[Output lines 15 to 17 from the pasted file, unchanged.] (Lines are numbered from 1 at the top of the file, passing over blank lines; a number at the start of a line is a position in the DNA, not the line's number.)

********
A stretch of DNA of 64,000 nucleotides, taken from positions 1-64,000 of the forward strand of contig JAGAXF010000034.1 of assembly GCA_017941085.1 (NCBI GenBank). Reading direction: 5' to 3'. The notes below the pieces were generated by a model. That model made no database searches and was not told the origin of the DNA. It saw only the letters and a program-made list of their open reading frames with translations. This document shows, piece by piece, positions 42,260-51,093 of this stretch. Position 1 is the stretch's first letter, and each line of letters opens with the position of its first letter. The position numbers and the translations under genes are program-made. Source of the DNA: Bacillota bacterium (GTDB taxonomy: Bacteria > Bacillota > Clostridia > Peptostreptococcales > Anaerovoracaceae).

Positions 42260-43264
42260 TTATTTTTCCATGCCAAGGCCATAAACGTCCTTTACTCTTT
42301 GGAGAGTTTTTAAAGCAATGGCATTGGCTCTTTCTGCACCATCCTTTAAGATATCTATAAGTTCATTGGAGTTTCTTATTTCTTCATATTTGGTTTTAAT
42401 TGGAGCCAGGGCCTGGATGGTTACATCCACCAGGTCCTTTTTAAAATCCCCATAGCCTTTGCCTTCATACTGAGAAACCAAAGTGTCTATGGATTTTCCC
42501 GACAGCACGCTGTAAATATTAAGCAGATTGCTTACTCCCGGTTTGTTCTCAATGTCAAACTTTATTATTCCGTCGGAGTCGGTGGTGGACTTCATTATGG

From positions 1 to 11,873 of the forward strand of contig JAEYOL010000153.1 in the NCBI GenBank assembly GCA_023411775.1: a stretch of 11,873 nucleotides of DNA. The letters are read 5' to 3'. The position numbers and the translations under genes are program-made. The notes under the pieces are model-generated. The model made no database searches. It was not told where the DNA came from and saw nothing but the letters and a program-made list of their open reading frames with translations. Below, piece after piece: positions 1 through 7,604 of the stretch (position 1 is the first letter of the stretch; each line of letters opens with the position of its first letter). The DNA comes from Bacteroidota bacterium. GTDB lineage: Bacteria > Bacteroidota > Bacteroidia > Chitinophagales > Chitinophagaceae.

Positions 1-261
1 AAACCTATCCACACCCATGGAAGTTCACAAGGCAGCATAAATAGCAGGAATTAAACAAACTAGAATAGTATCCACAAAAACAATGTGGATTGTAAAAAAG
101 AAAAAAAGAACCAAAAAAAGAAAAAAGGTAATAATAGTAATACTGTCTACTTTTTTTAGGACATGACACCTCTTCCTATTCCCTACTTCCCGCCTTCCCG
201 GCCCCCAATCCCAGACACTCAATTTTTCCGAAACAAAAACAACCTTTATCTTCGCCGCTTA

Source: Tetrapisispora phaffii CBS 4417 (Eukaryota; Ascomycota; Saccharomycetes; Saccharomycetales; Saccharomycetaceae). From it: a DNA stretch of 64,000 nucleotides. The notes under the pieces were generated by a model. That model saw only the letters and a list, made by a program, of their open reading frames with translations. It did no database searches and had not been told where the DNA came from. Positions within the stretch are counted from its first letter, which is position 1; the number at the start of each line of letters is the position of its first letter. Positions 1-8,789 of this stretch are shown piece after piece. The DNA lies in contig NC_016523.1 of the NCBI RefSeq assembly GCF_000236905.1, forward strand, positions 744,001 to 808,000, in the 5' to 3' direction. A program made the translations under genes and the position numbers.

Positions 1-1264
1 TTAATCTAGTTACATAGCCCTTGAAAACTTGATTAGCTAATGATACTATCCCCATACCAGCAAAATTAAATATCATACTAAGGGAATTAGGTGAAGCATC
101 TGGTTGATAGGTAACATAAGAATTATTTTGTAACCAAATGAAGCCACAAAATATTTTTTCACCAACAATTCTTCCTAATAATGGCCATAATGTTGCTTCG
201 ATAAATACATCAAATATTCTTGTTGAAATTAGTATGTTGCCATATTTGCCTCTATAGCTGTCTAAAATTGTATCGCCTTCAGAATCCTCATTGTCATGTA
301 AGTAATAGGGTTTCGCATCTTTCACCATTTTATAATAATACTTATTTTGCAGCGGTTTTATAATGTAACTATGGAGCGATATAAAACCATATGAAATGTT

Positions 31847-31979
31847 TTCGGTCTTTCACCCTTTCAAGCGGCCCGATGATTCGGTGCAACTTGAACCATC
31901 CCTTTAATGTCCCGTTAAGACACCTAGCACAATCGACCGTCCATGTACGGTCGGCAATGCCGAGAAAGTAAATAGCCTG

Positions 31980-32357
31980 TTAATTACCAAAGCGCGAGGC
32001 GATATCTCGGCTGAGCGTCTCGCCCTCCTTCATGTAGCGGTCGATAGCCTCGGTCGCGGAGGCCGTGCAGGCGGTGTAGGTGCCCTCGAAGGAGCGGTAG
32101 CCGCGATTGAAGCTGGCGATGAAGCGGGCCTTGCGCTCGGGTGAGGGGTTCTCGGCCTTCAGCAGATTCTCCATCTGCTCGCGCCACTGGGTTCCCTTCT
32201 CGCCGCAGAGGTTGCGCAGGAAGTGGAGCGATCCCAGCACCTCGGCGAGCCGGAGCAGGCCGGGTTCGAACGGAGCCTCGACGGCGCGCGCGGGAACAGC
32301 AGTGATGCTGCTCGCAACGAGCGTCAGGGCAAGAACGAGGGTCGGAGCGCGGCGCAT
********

101 TGGTTGATAGGTAACATAAGAATTATTTTGTAACCAAATGAAGCCACAAAATATTTTTTCACCAACAATTCTTCCTAATAATGGCCATAATGTTGCTTCG
201 ATAAATACATCAAATATTCTTGTTGAAATTAGTATGTTGCCATATTTGCCTCTATAGCTGTCTAAAATTGTATCGCCTTCAGAATCCTCATTGTCATGTA
301 AGTAATAGGGTTTCGCATCTTTCACCATTTTATAATAATACTTATTTTGCAGCGGTTTTATAATGTAACTATGGAGCGATATAAAACCATATGAAATGTT